‘In this performance of works spanning a decade, it was the most recent pieces that were conveyed with greatest expressivity and huge emotional intensity. Speak Seven Seas for clarinet – played by Robert Plane, with Dukes on viola and Watkins on piano – had an apparently easy ebb and flow, but its dramatic tension was manipulated with the same unerring control.’
The Guardian February 2016 Huw Watkins Portrait Concert, Cardiff


Beethoven: Music in Revolution was the ambitious title given to this five-day festival, curated and performed by the Gould Piano Trio and friends. It offered an absorbing historical perspective on a composer who subverted rules, pushed boundaries and used shock tactics, as well as capturing his rigour and passion.

The Gould Trio’s recital of Op 1 No 3, and Op 11 with clarinettist Robert Plane, achieved a perfect balance of structural exactitude and lyricism.’
The Guardian February 2016


‘On Friday evening, in the symphony’s all-Mozart concert at the Ferguson Center for the Arts, it was the one purely instrumental piece that was the most expressive music of the evening – the Clarinet Concerto stood out only in part because it was played with perfect technical control.

With soloist Robert Plane, it also had a true variety of human emotion that one might find almost “operatic.” On the technical side, he had control of every note, and his detailed articulation made that clear. Scales, arpeggios, leaps – none caused him any problems, and he was able to concentrate on the music lines.

In the slow movement, which sounded so pure and uncomplicated, it was hard not to think of the Countess in “Figaro,” who sings a similar line, but with so much emotion attached to her words. Plane was able to create a similar effect and to “sing” with the same kind of depth.

The final movement was more about having fun with the music, and the orchestra joined in. Playing neatly for conductor JoAnn Falletta, the musicians offered support but also joined in the lively dialogue with Plane. Balance and control were there, but so was spirit.’
Virginia Pilot April 2013


‘The delectable soloist, Robert Plane, must be smiling for joy at this unexpected addition to the (wonderful but small) clarinet quintet repertoire.’
International Record Review 2012 (Finzi Five Bagatelles)


‘…stunningly intimate miniatures……Plane’s readings are superb, especially in the extended lyrical movements like the ‘Romance’, ‘Carol’ and ‘Forlana’.’
Gramophone 2012 (Finzi Five Bagatelles)


‘The performances do the music proud, not least the….soulful clarinet playing of Robert Plane….’
Gramophone 2012 (Piers Hellawell ‘Agricolas’)


‘With.. Robert Plane in the Clarinet Trio, Op 114, it was the mix of eloquently melodic sweep with precise details of texture and colouring that held the attention. It was all music-making of the highest calibre.’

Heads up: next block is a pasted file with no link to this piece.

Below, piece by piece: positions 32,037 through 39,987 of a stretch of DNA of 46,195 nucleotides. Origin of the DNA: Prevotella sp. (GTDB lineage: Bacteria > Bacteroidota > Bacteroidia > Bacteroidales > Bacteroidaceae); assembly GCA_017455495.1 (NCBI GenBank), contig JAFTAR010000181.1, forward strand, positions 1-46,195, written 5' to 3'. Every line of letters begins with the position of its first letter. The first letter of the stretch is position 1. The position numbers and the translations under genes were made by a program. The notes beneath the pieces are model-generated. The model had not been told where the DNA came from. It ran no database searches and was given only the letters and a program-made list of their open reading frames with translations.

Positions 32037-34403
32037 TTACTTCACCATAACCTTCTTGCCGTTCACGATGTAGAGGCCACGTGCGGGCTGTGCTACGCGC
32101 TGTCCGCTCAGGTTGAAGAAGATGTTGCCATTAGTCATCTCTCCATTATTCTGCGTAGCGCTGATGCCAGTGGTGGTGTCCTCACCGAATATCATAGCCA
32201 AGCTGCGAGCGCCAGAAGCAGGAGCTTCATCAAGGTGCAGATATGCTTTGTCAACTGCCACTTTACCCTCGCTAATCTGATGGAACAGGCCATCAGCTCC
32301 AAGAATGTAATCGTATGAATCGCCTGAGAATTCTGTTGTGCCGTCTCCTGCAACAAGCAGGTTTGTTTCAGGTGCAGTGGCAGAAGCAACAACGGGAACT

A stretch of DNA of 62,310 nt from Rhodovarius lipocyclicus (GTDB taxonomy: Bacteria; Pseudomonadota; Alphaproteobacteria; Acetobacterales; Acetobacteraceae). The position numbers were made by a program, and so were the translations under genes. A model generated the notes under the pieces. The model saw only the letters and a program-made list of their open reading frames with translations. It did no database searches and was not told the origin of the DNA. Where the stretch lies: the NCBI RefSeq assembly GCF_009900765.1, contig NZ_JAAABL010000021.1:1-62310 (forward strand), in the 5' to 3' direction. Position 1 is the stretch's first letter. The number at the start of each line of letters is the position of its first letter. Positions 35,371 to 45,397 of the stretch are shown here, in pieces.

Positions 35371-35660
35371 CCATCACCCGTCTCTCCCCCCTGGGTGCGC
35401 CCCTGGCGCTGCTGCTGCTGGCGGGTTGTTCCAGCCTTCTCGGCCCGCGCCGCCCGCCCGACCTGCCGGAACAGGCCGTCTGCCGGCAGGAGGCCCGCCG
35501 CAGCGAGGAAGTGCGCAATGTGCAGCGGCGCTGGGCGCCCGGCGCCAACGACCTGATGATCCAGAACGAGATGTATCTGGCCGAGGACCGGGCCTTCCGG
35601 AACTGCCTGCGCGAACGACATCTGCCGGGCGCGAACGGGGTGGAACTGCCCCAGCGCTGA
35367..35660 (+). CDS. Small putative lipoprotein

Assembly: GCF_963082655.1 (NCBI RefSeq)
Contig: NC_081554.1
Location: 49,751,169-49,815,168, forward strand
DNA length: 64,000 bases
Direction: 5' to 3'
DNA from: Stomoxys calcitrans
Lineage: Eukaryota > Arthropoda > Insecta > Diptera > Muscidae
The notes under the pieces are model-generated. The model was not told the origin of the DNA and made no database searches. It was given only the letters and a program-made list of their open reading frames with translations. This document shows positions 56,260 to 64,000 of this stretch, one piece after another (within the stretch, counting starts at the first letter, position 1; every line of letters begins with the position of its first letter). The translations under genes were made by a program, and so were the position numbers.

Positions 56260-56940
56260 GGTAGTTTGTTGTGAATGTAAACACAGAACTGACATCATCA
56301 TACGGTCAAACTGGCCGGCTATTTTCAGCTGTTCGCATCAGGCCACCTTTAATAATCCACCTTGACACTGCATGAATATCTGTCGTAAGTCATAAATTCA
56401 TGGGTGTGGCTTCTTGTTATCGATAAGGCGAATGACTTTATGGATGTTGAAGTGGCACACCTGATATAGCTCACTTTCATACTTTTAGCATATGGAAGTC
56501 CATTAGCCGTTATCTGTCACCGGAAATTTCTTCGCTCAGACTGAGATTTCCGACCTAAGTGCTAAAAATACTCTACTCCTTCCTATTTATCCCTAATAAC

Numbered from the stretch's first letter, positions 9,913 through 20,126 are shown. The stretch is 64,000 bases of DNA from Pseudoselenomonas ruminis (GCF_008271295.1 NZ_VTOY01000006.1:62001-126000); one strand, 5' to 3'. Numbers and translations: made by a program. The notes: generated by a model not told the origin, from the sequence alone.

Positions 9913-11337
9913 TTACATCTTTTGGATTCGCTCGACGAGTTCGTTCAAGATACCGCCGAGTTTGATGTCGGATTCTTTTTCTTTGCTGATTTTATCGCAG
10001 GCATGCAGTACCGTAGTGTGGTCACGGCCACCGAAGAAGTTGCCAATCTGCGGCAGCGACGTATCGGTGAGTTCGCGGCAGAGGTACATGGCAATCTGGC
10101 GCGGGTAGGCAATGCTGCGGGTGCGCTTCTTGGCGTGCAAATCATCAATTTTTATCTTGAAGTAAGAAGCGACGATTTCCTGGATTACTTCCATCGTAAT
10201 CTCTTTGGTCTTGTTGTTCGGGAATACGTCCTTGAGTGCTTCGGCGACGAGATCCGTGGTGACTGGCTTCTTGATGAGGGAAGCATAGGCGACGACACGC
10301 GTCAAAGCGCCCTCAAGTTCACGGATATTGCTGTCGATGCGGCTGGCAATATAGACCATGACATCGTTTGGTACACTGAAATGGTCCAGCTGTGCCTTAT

The Guardian 2011 (Brahms Festival, RWCMD, Cardiff)


‘With such a starry line-up of players the high quality of these performances will surely come as no surprise…such rapt sensitivity and tonal allure’
Classic FM magazine (Alwyn Chamber Music) 2010


‘superb premiere….brilliantly exploits the technical resources of the two soloists, their streams of notes fizzing and cart-wheeling’
The Times 2010 (Simon Holt ‘Centauromachy’)


‘The appeal of Greek mythology for such composers as Harrison Birtwistle and Simon Holt is apparently endless, and the centaur – half-man, half-horse – is the inspiration for Holt’s latest piece for the BBC National Orchestra of Wales. Further inspired by two of the orchestra’s star players, the clarinettist Robert Plane and the trumpeter Philippe Schartz, Holt has conceived Centauromachy as a double concerto, reflecting the dual nature of the centaur with all its ambiguities and sense of liminal being.

‘Holt’s masterstroke is to have Schartz play the flugelhorn, which has a more silky sound than the trumpet but is almost identical in range to the clarinet. There are moments when each instrument’s timbre seems to linger on the threshold of the other; together they blend into an altogether different sound quality, and yet can also contrast brilliantly. The magical and otherworldly effect befits the mythical creature.

‘The soloists’ interplay with the orchestra is characteristically intricate, and conductor François-Xavier Roth handled it with care. Plane and Schartz realised the virtuosity effortlessly, allowing the work’s core expressiveness and the feeling of an ultimately tortured super-being to vividly emerge.’
Guardian 2010


‘Centauromachy is dominated by the interplay of its solo instruments, sometimes trading extravagant roulades, sometimes interweaving delicate oscillations, always making intricate duo patterns that suggest a playful intellect much more than a bellicose temper. François-Xavier Roth conducted a highly persuasive performance, with brilliantly adept and just sufficiently theatrical playing by the two soloists.’